Moms sound off on tragic new study saying teen girls are facing rise in sadness: Schools are a ‘hub’ for harm
In an effort to determine the root of the societal shift, Quisha King placed blame on the public school system, calling it a "hub" for harm.
"They're being inundated with ideas that don't affirm, really, who they are. They're saying 'no, who you really, truly are, that's not really good enough.' And I believe that the public school system is the hub for all this harm is happening to our little girls," King said on "Fox & Friends Weekend."
Mom Laura Zorc bolstered King's assertion, noting the detrimental role social media can play in the development of young girls. In another alarming study, approximately 84% of teenagers between the ages of 13 and 18 are using social media, according to The Common Sense Census: Media Use by Tweens and Teens.
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"We definitely are seeing a huge problem on social media. And I'm going to tell you that schools need to implement policies on these phones, having phones in schools, because what we're seeing are the bullies are pulling out their phones," Zorc argued to co-host Rachel Campos-Duffy.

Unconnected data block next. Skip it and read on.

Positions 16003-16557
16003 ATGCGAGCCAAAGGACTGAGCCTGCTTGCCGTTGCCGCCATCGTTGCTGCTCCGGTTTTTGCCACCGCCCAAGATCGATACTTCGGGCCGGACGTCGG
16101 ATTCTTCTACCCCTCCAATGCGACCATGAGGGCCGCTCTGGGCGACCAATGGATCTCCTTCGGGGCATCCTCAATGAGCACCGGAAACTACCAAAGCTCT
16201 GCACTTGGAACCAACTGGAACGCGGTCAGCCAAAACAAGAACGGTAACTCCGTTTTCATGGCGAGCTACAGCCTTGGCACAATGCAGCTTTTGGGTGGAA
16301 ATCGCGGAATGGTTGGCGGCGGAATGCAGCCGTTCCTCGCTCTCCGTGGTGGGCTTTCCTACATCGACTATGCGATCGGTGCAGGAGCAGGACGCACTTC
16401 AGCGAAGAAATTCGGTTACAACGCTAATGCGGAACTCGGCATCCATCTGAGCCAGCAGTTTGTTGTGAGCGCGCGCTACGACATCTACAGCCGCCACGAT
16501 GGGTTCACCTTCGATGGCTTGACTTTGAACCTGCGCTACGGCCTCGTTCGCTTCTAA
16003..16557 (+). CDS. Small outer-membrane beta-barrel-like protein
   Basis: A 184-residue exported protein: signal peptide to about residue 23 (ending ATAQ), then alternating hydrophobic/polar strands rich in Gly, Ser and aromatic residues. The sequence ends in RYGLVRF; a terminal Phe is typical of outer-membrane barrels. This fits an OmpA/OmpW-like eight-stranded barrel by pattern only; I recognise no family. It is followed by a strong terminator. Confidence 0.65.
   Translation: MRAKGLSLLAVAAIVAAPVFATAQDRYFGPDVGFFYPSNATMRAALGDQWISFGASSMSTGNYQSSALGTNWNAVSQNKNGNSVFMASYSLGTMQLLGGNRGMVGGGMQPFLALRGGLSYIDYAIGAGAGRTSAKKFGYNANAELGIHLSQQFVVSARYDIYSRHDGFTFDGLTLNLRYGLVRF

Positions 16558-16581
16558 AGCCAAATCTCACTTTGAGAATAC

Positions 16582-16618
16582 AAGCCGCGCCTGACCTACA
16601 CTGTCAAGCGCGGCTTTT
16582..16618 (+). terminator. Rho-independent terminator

To illustrate her point, Zorc referenced the tragic case of Adriana Kuch, who was viciously bullied at school, leading her to commit suicide.
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"And like we saw in the situation with the New Jersey student, that they actually videoed that, and then they posted it. And so that made the bullying linger. The school districts are inconsistent with their policies on bullying. And I think we could do better," she said Sunday.
Rachel Campos-Duffy agreed, saying social media enables bullies to revictimize in a "permanent" way.
In seeking a solution, Zorc argued that school district policy reform is the key solution to solving the nationwide surge.
"What we're seeing here, a lot of this victim and these kids are being victimized in their schools. That's true. And we have to stop that. The way that we stop that is we implement smart policy, and that means we have to get the right school board members elected on the local level, because we're seeing on a national across the board these issues happening," Zorc said.
"We know social and emotional learning is not working. Critical race theory is putting our kids against each other, so our school districts are teaching hate. Our kids are coming to school angry, and now we're surprised that are our girls are being victimized by bullies. And so, we really need to look at the policies that the school districts are implementing," she concluded.